I am very excited about the PD-1 and PD-L1 agents being developed as part of combination therapy, particularly with ipilimumab or other immune checkpoint inhibitors. The other relevant immunotherapy is T-VEC, which is an oncolytic virus. This agent did show positive data in a randomized phase III melanoma trial. T-VEC does have some antitumor activity and can induce an immune response. I would assume that as a single agent; however, its use would be restricted to a very small patient population. But, for example, if it could turn some cancers from PD-1 or PD-L1—therapy nonresponsive to responsive, I think it would have a very high interest.

Can you describe this oncolytic immunotherapy approach?

T-VEC is a re-engineered oncolytic virus, a herpes simplex virus. It is a virus that is injected intratumorly, so it infects cells and produces progeny that cause the cell to lyse, killing the cell it infects. It has been designed to elicit an immune response because it also expresses GM-CSF, a white blood cell growth factor. So it induces an inflammatory change and attracts immune system cells because it expresses GM-CSF. It does not go from one cancer cell to another well. Because our immune systems have protection against the herpes virus, this re-engineered virus does not become an actual herpes virus infection; rather it induces a limited infection that exposes tumor antigens to the immune system. It’s a therapy that has low antitumor activity by itself and low ability to turn on the immune system. So you have to be restrictive about whom to give it to so that the patients that do receive it could see a potential benefit.

Are there other tumor types where an oncolytic virus such as T-VEC could be efficacious?

I think head and neck cancer would be another tumor type—any tumor where it would be relatively easy to inject the tumor itself. Some breast cancers also have multiple skin metastases, although this is not common, but that may be another application.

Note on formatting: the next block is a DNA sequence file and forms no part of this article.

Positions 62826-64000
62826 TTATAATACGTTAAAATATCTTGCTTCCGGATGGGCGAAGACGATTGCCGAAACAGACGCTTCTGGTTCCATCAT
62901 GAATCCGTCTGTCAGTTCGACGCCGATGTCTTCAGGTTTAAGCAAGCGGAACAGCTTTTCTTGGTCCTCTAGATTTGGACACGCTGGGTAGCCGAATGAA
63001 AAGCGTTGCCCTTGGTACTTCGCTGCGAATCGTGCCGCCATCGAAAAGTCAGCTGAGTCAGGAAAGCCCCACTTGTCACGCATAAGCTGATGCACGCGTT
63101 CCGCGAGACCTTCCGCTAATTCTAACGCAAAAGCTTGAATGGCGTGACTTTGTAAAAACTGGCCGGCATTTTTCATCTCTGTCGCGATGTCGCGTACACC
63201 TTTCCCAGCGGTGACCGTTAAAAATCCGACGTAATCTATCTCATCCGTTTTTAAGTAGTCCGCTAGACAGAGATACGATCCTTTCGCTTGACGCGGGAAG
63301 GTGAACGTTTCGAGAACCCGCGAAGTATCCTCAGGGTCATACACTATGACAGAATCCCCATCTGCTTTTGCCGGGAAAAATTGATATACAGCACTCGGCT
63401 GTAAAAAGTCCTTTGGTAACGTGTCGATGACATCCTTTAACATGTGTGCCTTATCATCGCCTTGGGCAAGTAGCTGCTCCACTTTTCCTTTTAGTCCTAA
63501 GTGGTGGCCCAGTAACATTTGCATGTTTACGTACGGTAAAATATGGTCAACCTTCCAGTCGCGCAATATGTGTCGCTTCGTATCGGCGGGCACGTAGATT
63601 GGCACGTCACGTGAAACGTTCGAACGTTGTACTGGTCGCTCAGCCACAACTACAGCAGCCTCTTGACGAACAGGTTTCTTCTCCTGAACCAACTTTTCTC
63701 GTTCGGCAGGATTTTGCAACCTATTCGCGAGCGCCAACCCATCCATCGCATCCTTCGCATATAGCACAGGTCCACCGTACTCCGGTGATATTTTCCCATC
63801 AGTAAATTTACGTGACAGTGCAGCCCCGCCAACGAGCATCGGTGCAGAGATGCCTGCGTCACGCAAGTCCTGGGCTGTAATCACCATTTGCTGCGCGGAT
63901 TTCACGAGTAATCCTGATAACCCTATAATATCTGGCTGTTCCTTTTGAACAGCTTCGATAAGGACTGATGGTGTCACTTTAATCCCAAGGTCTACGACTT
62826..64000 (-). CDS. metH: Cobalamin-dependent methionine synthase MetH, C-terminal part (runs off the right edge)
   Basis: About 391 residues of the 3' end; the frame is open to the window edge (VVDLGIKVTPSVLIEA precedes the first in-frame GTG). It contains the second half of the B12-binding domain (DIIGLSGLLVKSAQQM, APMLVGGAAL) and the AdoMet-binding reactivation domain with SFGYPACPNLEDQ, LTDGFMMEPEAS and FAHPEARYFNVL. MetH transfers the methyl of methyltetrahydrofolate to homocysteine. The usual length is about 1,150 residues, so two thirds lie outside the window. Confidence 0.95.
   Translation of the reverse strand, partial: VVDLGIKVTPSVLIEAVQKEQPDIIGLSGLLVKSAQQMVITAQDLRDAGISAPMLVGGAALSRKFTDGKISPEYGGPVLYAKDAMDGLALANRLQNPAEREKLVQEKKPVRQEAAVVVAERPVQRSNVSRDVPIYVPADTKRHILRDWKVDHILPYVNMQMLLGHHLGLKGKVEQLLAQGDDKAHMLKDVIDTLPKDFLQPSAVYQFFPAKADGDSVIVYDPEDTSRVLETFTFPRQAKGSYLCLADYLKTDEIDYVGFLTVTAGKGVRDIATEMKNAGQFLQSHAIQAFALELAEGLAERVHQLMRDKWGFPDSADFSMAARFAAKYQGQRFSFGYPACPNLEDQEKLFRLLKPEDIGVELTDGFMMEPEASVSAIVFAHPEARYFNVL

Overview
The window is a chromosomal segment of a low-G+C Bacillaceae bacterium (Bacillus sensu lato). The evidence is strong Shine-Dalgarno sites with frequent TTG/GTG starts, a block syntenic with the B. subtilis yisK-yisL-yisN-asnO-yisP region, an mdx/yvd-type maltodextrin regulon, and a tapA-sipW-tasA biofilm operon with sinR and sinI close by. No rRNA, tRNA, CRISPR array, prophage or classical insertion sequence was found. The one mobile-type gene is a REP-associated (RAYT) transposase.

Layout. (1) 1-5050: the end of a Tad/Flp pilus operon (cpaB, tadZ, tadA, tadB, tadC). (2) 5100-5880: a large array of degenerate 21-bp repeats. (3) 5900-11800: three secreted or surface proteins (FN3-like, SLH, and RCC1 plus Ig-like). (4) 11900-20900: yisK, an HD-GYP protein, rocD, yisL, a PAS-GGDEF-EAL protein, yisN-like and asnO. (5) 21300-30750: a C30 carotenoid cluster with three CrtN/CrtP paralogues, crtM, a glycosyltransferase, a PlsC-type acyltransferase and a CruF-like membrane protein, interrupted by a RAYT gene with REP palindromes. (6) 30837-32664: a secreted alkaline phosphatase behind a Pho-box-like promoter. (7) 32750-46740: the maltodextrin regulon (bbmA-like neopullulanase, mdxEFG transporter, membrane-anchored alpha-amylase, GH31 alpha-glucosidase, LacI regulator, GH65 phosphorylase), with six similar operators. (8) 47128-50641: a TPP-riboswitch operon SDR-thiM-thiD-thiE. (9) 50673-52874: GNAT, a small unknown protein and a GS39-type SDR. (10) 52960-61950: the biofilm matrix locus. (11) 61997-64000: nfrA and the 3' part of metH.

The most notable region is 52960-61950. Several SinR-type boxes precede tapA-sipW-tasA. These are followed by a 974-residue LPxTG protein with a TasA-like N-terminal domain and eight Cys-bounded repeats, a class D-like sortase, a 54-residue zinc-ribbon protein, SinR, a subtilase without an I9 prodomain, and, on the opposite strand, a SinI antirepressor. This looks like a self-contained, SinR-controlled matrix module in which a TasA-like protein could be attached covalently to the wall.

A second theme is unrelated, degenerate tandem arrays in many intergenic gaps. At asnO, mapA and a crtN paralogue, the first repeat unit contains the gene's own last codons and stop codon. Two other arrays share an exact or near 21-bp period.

For the currently approved immunotherapies as well as the anti-PD-1 and PD-L1 antibodies that are still in trials, how do you decide which patients are candidates for these therapies?

I try to give the PD-1 and PD-L1 antibodies to as many patients with melanoma as I can, which is what I treat. If I were treating other cancer types, I would also want to give these therapies to as many patients as possible. We will learn with time which patients are likely to respond or not. These therapies directly impact the interaction of the immune system and the cancer cell, as opposed to ipilimumab, which acts where the immune system is being turned on, which is farther away from the actual tumor. So, it is harder to develop biomarkers of response to ipilimumab.

There are few drawbacks to the PD-1 and PD-L1 agents that I see. The toxicity is relatively low and the potential benefit is very high. However, in a patient for whom a little bit of toxicity will lead to major problems because of comorbid conditions, ipilimumab would not be appropriate. The reality is that the majority of patients who receive ipilimumab do not have side effects, but they also don’t have benefit.

How do you see immunotherapy as a cancer treatment evolving in the next 5 to 10 years?

I think there is a really high potential for immunotherapies to have a great impact and to be a major approach in cancer therapy. A challenge is understanding how the PD-1 and PD-L1 agents work and potentially turning the patients who currently don’t respond into responders. If this can be achieved, these agents would likely be among the first treatments to be considered by clinicians as therapies for many cancers.

What do community oncologists need to be aware of when considering immunotherapy or recommending an immunotherapy clinical trial for patients?